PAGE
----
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When facing a general verdict against an insured that includes both covered and non-covered damages, courts in many jurisdictions place the burden on the insurer to take steps to seek an allocation of that verdict. If the insurer fails to do so, it does so at its own peril. In-State Farm Fire & Cas. Co. v. Blanton, the court shifted its focus from the conduct of the insurer to the conduct of the insured. Notably, the court recognized the insurer’s efforts and refused to penalize the insurer when the insured engaged in conduct that thwarted the insurer’s efforts to participate in the litigation against the insured for the purpose of allocating the damages.
In Blanton, the District of South Carolina found that the insurer was not liable for bad faith for its alleged failure to explain the dangers of a general verdict, where the insured took affirmative steps to preclude the insurer’s submission of special interrogatories in the underlying case. The court also ruled that the two-issue rule pertaining to general verdicts did not preclude a trial in a declaratory judgment action where factual issues existed.
Please contact Andy Watson in our Charlotte office (admitted in South Carolina), Kathy Maus in our Tallahassee office, or John Weihmuller in our Tampa office to discuss the potential impact of this opinion going forward.
Synopsis: On December 17, 2015, the District of South Carolina ruled that in the context of a declaratory judgment action to determine coverage, South Carolina’s two-issue rule pertaining to general verdicts does not preclude a trial on factual issues which are not resolved by looking to the general verdict. In addressing the defendant’s counterclaim for bad faith, the court found that because the defendant opposed the insurer’s attempted intervention in the underlying action to submit special interrogatories to the jury, that there was no merit to defendant’s contention that the insurer failed to warn its insured of the dangers of a general verdict.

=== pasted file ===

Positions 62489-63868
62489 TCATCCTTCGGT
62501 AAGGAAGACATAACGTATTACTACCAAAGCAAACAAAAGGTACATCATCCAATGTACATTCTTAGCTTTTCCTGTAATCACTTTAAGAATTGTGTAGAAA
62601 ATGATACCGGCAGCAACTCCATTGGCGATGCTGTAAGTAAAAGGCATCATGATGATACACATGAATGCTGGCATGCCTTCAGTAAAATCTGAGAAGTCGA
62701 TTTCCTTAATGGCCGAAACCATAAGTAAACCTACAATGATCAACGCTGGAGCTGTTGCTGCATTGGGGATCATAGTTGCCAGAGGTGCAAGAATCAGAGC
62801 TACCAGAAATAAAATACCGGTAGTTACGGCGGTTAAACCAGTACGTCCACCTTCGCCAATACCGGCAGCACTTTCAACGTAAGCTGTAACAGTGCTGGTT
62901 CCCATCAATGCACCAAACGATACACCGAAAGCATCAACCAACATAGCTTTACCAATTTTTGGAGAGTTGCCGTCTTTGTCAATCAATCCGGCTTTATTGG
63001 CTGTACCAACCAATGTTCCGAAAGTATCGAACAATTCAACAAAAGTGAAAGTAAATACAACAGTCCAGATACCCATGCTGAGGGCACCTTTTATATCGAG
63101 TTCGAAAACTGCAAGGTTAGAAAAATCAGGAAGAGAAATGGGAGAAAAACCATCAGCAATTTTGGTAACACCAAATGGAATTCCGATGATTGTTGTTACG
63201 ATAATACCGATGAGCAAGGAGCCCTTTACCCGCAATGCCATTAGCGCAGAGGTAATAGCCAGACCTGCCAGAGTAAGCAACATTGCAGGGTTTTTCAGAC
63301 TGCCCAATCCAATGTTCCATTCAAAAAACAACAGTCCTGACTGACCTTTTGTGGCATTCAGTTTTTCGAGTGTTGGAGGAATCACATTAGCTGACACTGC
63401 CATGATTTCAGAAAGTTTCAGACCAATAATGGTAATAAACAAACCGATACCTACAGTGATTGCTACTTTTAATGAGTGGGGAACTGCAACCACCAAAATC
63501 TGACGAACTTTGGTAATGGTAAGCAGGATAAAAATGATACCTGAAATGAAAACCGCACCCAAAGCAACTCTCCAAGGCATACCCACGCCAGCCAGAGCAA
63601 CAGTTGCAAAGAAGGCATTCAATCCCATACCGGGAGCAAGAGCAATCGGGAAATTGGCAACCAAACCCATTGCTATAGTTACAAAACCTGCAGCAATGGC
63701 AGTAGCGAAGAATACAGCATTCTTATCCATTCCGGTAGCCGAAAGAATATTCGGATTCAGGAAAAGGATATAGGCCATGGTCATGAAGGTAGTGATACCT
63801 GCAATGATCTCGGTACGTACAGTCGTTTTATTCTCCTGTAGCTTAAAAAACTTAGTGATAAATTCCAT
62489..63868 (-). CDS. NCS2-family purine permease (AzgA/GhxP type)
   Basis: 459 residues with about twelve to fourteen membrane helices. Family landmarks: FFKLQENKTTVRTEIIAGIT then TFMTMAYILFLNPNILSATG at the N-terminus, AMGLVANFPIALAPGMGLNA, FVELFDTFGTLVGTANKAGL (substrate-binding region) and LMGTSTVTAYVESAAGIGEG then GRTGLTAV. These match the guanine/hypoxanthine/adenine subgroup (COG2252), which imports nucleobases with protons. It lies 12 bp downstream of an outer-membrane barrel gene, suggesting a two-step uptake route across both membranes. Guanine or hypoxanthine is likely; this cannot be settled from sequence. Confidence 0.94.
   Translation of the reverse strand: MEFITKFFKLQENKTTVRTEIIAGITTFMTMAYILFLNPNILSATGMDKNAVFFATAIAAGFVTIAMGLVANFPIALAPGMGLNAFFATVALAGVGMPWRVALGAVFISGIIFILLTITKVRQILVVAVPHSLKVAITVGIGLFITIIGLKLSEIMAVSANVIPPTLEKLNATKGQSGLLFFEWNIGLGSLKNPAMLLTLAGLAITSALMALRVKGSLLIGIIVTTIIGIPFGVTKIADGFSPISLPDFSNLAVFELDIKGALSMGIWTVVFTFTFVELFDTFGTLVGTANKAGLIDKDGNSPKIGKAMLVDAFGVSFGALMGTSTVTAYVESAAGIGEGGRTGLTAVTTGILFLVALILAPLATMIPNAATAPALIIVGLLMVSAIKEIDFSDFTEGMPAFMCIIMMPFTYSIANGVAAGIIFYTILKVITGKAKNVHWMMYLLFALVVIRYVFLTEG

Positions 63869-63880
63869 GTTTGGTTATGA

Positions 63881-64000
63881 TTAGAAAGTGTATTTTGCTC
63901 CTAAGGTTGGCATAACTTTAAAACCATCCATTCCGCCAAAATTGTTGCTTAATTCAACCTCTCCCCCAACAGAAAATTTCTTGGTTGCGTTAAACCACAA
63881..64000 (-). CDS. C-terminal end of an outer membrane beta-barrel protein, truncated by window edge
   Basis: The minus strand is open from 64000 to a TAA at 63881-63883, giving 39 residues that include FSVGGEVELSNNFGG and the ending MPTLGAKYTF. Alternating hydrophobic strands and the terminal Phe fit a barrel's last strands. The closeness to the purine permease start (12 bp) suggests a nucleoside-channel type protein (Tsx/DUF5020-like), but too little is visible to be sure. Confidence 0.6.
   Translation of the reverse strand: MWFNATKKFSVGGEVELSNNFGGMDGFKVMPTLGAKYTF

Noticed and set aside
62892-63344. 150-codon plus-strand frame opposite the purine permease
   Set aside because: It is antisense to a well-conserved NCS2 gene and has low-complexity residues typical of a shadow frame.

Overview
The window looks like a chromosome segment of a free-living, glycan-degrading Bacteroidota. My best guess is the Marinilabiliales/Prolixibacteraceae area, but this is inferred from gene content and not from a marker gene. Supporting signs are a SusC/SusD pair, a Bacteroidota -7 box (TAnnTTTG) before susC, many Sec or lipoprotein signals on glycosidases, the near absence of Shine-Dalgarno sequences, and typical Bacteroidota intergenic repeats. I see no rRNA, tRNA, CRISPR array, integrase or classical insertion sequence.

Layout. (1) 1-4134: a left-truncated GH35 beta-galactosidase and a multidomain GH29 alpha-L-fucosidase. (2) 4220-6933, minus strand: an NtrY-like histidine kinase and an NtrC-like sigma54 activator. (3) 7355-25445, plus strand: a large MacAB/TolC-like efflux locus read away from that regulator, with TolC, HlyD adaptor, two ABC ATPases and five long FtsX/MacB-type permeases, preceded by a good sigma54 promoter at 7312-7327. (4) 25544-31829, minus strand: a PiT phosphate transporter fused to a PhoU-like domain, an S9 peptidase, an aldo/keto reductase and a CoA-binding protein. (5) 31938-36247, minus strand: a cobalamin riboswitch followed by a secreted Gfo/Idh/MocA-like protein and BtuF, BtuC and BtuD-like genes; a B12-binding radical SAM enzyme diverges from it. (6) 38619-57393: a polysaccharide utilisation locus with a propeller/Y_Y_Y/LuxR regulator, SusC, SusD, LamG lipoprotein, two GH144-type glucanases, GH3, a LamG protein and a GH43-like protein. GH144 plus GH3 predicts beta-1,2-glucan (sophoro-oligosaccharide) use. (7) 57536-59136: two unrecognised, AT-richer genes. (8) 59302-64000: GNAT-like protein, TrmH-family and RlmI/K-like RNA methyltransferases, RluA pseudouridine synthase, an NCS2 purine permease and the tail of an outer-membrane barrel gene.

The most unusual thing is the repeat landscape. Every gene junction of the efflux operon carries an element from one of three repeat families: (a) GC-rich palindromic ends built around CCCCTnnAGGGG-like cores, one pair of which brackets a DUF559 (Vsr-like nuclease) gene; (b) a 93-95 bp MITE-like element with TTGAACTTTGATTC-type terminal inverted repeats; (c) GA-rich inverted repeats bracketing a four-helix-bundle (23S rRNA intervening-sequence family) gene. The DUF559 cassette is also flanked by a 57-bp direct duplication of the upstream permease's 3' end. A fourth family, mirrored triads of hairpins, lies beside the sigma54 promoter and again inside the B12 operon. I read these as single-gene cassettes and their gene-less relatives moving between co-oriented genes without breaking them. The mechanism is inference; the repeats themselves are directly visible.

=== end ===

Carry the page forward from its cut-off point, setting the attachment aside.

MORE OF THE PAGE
In the underlying suit, the plaintiff alleged two causes of action, one for negligence and recklessness and the other for assault and battery. The dispute arose out of an altercation that took place on a golf course. Both claims were submitted to the jury. The jury returned a general verdict in favor of the plaintiff in the amount of $400,000 in actual damages in $100,000 in punitive damages. The general verdict did not indicate whether the jury found for the plaintiff on the negligence and recklessness count, or on the assault and battery count.
During the pendency of the underlying suit, State Farm had filed a declaratory judgment action against both parties to that action in order to seek a coverage determination under the underlying defendant’s homeowner’s policy. Allgire, the plaintiff in the underlying suit, moved for summary judgment on the basis that South Carolina’s two-issue rule, which provides that courts cannot go behind a general verdict when two or more causes of action are submitted to the jury, precluded a trial on any factual issues pertaining to coverage. The court, recognizing that the two-issue rule was not determinative of the coverage issues and relying on Board of County Supervisors of Prince William County, Va. v. Scottish & York Ins. Services, Inc., 763 F.2d 176 (4th Cir. 1985), denied summary judgment and ordered a bench trial to resolve the factual issues pertaining to whether coverage was available.
Blanton, the defendant in the underlying suit, filed counterclaims against State Farm for breach of contract and bad faith, alleging amongst other things that State Farm failed to advise Blanton of the need for an allocated verdict. Despite the court’s denial of State Farm’s motion to dismiss the counterclaims or in the alternative for judgment on the pleadings, the court granted summary judgment in favor of State Farm as to its alleged failure to warn Blanton of the dangers of a general verdict. The court, taking notice of the fact that Blanton opposed State Farm’s attempted intervention into the underlying action to submit special interrogatories, reasoned that “Blanton cannot have it both ways. He cannot “have his cake and eat it, too.”